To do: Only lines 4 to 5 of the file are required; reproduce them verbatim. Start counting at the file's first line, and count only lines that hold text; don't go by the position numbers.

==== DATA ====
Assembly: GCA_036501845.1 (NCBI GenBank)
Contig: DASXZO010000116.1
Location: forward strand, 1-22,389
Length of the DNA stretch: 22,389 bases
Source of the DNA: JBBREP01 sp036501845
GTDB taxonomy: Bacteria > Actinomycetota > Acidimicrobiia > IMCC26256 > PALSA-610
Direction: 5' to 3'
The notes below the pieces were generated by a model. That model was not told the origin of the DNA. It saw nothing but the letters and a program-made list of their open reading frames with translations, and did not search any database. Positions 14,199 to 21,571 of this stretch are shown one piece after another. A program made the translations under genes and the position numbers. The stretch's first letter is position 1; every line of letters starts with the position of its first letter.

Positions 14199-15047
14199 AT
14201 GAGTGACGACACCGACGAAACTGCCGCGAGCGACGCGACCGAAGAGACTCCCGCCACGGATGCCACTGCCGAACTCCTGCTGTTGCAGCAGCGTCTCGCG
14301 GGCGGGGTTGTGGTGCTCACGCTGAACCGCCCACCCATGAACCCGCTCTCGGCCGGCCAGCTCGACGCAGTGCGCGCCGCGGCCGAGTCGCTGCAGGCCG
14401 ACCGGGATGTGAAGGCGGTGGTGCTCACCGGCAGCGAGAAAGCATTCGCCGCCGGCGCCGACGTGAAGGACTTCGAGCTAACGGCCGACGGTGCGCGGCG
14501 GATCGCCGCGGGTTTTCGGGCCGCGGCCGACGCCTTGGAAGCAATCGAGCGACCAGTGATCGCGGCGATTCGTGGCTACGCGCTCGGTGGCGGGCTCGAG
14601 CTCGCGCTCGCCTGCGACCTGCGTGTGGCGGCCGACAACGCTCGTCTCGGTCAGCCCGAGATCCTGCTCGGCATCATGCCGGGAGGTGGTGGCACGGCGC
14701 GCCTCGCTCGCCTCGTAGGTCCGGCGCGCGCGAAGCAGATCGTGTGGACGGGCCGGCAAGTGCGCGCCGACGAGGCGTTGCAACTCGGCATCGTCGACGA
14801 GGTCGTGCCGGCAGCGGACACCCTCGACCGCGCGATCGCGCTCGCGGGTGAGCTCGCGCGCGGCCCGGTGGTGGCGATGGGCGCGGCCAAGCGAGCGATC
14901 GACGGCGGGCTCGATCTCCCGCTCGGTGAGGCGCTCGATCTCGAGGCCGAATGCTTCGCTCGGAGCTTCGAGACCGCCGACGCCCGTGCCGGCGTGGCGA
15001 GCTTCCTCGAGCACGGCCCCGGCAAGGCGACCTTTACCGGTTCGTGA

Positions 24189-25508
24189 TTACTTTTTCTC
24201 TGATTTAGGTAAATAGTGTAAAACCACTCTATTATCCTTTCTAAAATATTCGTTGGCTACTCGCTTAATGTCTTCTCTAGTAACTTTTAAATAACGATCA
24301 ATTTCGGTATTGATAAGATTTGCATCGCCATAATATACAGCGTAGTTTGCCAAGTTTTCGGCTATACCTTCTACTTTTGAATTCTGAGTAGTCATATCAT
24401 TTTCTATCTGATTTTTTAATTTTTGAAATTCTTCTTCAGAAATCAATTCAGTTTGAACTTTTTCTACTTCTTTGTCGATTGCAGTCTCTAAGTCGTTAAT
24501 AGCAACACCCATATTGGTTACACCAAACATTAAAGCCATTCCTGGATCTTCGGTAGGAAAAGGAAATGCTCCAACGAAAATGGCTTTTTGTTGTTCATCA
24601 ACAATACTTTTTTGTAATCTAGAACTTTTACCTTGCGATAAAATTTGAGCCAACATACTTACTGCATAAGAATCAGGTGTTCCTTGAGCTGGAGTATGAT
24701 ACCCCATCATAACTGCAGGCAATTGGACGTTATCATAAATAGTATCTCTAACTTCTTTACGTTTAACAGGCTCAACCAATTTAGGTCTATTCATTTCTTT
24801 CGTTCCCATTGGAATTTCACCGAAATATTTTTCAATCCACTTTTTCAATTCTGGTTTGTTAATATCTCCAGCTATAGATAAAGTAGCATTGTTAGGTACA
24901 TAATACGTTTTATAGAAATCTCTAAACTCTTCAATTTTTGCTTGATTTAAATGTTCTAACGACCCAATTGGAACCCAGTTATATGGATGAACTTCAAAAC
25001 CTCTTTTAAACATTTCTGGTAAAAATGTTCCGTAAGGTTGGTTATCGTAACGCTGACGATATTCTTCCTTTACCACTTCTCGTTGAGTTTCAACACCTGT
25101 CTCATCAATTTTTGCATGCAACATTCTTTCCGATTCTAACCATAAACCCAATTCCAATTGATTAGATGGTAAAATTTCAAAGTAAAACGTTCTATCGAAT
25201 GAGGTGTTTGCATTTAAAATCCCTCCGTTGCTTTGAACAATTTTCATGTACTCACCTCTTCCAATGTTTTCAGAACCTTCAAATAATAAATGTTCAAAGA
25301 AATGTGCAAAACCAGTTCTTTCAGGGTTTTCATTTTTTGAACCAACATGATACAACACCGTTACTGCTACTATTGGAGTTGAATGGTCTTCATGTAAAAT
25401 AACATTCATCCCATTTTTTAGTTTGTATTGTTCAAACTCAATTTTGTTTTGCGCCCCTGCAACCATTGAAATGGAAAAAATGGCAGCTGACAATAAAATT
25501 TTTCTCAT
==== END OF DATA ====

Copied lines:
Length of the DNA stretch: 22,389 bases
Source of the DNA: JBBREP01 sp036501845